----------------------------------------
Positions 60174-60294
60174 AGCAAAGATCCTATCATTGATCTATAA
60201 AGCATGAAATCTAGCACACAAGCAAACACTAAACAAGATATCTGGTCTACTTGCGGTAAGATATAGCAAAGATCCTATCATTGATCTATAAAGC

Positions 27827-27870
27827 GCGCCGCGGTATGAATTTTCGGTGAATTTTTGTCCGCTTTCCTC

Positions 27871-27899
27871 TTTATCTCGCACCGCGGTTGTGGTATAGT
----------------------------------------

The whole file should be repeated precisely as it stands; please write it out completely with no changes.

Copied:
Positions 60174-60294
60174 AGCAAAGATCCTATCATTGATCTATAA
60201 AGCATGAAATCTAGCACACAAGCAAACACTAAACAAGATATCTGGTCTACTTGCGGTAAGATATAGCAAAGATCCTATCATTGATCTATAAAGC

Positions 27827-27870
27827 GCGCCGCGGTATGAATTTTCGGTGAATTTTTGTCCGCTTTCCTC

Positions 27871-27899
27871 TTTATCTCGCACCGCGGTTGTGGTATAGT